“My initial motivation was to make a traditional photo-essay that simply looked at the cultural landscape and the issues surrounding the proposed project. However, I found that telling of the story lacked teeth. I have a deep love for land, and I have long believed that we have a moral obligation to preserve what was given to us. Why edit that aspect of myself out the story? That very emotion was what that drew me to the Sandhills in the first place, and needed to come through in the story.
“The other issue with creating an objective account is that the Goliath of our story – the KXL – does not exist. I needed a way to show that this place is more than Richard Prince’s Marlboro ads, but a complex place that is grappling with an issue that has both individual and global repercussions.”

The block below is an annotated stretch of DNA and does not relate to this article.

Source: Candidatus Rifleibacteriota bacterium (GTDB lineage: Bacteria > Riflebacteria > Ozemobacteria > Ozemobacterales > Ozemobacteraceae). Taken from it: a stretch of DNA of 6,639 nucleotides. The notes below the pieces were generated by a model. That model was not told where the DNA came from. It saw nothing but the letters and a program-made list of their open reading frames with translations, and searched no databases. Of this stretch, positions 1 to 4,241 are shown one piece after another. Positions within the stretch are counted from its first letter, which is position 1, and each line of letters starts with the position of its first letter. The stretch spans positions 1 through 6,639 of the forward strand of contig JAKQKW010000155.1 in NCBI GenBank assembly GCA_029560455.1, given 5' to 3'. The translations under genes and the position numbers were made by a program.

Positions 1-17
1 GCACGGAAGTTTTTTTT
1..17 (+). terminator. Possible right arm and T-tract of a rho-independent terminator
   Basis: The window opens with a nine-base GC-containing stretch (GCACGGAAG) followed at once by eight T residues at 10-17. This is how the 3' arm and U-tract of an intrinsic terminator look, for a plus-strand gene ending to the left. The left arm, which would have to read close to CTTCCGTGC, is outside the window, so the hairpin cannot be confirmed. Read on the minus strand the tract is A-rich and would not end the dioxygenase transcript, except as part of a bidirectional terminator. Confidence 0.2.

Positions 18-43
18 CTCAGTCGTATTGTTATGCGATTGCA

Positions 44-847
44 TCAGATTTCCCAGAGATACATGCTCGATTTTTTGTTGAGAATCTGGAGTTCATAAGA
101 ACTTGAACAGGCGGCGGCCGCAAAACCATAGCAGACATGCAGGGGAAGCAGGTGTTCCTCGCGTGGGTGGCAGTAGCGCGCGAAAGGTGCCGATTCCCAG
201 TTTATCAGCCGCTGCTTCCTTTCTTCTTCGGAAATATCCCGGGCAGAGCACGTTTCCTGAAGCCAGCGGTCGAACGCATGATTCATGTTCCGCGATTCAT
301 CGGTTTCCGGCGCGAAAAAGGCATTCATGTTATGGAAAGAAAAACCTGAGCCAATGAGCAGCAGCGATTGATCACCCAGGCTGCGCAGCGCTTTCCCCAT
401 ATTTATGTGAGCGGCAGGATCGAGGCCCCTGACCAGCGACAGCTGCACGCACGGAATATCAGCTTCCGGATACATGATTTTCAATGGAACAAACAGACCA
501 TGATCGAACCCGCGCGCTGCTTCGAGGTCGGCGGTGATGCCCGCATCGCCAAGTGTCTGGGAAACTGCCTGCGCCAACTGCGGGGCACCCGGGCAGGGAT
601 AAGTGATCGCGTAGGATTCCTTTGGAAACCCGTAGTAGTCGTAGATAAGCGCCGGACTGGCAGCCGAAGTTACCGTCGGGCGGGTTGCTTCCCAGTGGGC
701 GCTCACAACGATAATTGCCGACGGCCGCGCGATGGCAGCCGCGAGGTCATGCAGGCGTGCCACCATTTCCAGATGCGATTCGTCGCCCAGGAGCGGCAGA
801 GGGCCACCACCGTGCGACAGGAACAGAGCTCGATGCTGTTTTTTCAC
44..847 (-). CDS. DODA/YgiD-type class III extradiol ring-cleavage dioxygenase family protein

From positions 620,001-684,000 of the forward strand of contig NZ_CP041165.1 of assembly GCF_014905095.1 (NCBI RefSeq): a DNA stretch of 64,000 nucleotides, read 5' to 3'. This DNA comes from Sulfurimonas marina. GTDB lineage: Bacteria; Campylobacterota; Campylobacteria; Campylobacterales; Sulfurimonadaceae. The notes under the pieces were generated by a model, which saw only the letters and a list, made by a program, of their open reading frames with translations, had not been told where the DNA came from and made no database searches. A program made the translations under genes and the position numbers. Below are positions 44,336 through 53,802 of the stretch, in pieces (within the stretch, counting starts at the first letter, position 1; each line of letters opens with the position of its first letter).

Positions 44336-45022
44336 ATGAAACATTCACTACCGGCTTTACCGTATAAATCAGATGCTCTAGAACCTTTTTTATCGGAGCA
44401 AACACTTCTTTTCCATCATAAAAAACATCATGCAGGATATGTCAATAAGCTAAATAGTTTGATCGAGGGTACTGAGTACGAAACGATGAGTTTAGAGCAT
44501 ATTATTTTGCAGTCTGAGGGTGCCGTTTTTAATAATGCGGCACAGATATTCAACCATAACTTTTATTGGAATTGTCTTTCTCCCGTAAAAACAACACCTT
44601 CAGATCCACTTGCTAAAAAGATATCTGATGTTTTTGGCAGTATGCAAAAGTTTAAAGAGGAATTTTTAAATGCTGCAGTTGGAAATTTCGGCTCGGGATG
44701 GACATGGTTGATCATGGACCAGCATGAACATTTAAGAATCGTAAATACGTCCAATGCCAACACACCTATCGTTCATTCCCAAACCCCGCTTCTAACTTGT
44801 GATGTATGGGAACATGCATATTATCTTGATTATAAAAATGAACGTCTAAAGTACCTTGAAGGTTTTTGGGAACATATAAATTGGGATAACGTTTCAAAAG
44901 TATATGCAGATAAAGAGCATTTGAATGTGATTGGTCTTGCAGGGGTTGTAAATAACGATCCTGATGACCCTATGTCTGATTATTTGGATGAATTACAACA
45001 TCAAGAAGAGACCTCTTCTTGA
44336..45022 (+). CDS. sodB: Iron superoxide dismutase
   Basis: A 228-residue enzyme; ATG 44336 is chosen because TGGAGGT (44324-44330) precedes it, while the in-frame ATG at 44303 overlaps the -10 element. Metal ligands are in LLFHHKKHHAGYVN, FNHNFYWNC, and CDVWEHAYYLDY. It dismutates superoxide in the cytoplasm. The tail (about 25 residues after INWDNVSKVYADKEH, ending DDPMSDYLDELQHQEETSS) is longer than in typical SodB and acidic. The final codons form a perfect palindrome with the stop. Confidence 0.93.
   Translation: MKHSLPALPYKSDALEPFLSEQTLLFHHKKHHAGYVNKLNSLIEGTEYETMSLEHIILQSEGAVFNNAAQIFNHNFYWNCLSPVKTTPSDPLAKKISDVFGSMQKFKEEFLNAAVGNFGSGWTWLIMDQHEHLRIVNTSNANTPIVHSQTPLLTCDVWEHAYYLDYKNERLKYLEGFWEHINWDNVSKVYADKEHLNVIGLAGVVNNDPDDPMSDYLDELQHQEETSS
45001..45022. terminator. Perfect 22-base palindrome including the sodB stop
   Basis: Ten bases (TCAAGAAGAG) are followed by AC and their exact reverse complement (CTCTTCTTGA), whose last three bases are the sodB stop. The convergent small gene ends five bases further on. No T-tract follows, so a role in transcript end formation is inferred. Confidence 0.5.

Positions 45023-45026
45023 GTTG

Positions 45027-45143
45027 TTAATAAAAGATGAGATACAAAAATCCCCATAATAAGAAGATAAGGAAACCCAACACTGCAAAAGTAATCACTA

How long have the protests in Nebraska and South Dakota being under way? What strides have been made?
“The efforts to thwart the pipeline have been going on since 2010. The protests began as a few solitary voices educating their neighbors and the global community about the dangers of the pipeline on the Ogallala Aquifer. Now, the protest is a multi-pronged effort, primarily led by the organization Bold Nebraska. Bold, and other grassroots organizations, are attacking the proposed pipeline politically, legally, and through educating the general public on the dangers of the KXL and tarsands. Outside of Obama’s recent veto of Congress’s KXL bill, there were two recent court decisions in Nebraska that temporarily halts the eminent domain process.